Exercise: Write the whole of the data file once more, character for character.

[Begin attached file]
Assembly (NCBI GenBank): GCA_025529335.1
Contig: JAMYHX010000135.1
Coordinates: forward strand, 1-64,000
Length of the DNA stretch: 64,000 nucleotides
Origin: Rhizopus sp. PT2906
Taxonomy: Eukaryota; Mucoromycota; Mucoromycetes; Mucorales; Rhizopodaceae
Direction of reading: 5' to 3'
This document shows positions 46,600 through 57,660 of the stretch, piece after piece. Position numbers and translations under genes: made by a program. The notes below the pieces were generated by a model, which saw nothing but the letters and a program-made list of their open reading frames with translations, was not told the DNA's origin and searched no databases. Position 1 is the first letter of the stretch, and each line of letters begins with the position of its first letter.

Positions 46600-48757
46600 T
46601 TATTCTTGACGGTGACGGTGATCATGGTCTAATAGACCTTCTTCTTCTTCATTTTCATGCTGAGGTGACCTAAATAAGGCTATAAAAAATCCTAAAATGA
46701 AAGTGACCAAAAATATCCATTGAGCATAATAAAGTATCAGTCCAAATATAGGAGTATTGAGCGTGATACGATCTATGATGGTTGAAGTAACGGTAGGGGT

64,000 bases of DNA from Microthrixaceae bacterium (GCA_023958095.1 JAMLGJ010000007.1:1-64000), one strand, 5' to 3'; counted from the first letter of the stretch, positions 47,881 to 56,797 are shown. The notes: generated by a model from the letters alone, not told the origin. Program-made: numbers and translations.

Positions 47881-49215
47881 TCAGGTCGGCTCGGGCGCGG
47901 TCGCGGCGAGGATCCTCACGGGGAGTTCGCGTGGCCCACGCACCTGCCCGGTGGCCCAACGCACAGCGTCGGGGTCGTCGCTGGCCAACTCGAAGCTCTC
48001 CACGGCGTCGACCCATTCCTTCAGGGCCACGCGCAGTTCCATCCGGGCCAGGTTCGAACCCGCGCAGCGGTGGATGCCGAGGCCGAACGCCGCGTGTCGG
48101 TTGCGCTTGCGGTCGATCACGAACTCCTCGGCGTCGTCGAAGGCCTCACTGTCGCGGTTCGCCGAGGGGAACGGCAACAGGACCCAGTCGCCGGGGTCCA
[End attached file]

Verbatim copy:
Assembly (NCBI GenBank): GCA_025529335.1
Contig: JAMYHX010000135.1
Coordinates: forward strand, 1-64,000
Length of the DNA stretch: 64,000 nucleotides
Origin: Rhizopus sp. PT2906
Taxonomy: Eukaryota; Mucoromycota; Mucoromycetes; Mucorales; Rhizopodaceae
Direction of reading: 5' to 3'
This document shows positions 46,600 through 57,660 of the stretch, piece after piece. Position numbers and translations under genes: made by a program. The notes below the pieces were generated by a model, which saw nothing but the letters and a program-made list of their open reading frames with translations, was not told the DNA's origin and searched no databases. Position 1 is the first letter of the stretch, and each line of letters begins with the position of its first letter.

Positions 46600-48757
46600 T
46601 TATTCTTGACGGTGACGGTGATCATGGTCTAATAGACCTTCTTCTTCTTCATTTTCATGCTGAGGTGACCTAAATAAGGCTATAAAAAATCCTAAAATGA
46701 AAGTGACCAAAAATATCCATTGAGCATAATAAAGTATCAGTCCAAATATAGGAGTATTGAGCGTGATACGATCTATGATGGTTGAAGTAACGGTAGGGGT

64,000 bases of DNA from Microthrixaceae bacterium (GCA_023958095.1 JAMLGJ010000007.1:1-64000), one strand, 5' to 3'; counted from the first letter of the stretch, positions 47,881 to 56,797 are shown. The notes: generated by a model from the letters alone, not told the origin. Program-made: numbers and translations.

Positions 47881-49215
47881 TCAGGTCGGCTCGGGCGCGG
47901 TCGCGGCGAGGATCCTCACGGGGAGTTCGCGTGGCCCACGCACCTGCCCGGTGGCCCAACGCACAGCGTCGGGGTCGTCGCTGGCCAACTCGAAGCTCTC
48001 CACGGCGTCGACCCATTCCTTCAGGGCCACGCGCAGTTCCATCCGGGCCAGGTTCGAACCCGCGCAGCGGTGGATGCCGAGGCCGAACGCCGCGTGTCGG
48101 TTGCGCTTGCGGTCGATCACGAACTCCTCGGCGTCGTCGAAGGCCTCACTGTCGCGGTTCGCCGAGGGGAACGGCAACAGGACCCAGTCGCCGGGGTCCA